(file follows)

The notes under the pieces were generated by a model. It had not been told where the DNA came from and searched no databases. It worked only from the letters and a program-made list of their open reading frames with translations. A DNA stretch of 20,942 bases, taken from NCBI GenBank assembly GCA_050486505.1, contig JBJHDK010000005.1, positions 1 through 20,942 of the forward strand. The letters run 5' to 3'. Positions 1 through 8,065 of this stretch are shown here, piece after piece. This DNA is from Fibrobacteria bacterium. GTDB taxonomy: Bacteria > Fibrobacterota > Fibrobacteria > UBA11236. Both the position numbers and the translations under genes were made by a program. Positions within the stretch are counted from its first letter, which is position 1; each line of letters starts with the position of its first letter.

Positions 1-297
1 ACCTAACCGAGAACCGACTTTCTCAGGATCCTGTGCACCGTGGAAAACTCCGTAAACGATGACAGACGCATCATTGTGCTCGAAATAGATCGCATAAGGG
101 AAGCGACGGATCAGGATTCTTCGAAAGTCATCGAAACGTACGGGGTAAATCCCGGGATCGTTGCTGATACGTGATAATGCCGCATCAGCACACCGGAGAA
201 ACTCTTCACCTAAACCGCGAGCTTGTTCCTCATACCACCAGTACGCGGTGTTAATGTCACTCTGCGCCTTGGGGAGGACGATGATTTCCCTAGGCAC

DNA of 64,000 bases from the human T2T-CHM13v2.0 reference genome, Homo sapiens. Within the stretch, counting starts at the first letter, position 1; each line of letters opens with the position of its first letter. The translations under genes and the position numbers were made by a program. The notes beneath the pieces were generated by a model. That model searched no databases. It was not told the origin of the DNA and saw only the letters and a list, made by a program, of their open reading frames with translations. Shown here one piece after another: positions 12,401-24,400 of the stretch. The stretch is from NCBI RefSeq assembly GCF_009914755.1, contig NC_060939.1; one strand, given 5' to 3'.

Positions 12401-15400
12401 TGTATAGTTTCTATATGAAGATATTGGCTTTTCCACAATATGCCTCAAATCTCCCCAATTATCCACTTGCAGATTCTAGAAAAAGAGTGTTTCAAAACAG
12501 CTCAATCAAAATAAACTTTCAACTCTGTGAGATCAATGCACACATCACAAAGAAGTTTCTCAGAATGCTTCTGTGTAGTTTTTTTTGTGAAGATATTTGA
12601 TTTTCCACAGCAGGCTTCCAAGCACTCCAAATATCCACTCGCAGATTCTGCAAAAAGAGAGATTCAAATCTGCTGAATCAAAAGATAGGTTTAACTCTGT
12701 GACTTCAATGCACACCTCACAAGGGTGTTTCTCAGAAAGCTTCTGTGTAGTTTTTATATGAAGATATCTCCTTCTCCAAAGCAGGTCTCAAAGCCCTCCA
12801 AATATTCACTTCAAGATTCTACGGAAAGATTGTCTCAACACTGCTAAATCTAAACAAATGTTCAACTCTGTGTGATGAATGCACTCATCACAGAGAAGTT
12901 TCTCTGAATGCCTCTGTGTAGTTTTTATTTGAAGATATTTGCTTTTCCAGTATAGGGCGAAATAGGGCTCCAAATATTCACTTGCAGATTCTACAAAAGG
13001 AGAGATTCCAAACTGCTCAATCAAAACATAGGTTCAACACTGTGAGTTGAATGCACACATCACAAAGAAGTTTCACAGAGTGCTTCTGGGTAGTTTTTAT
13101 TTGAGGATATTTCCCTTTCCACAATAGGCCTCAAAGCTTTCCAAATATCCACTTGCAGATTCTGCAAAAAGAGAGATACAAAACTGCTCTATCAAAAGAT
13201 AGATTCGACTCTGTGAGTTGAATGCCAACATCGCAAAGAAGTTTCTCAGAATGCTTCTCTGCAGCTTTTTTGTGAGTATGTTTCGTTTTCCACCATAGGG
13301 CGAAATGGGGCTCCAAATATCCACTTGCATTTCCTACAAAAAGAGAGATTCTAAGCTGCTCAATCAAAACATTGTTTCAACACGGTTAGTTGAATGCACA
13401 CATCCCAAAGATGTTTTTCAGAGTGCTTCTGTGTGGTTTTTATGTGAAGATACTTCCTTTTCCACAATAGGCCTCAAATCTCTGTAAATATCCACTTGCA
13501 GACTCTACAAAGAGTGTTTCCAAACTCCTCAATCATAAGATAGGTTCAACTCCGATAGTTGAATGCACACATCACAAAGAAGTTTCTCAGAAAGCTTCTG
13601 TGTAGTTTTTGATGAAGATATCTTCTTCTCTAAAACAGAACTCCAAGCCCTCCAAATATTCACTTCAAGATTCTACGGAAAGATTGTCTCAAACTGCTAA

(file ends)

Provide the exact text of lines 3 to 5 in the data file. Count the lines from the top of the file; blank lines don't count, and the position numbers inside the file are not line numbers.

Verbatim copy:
1 ACCTAACCGAGAACCGACTTTCTCAGGATCCTGTGCACCGTGGAAAACTCCGTAAACGATGACAGACGCATCATTGTGCTCGAAATAGATCGCATAAGGG
101 AAGCGACGGATCAGGATTCTTCGAAAGTCATCGAAACGTACGGGGTAAATCCCGGGATCGTTGCTGATACGTGATAATGCCGCATCAGCACACCGGAGAA
201 ACTCTTCACCTAAACCGCGAGCTTGTTCCTCATACCACCAGTACGCGGTGTTAATGTCACTCTGCGCCTTGGGGAGGACGATGATTTCCCTAGGCAC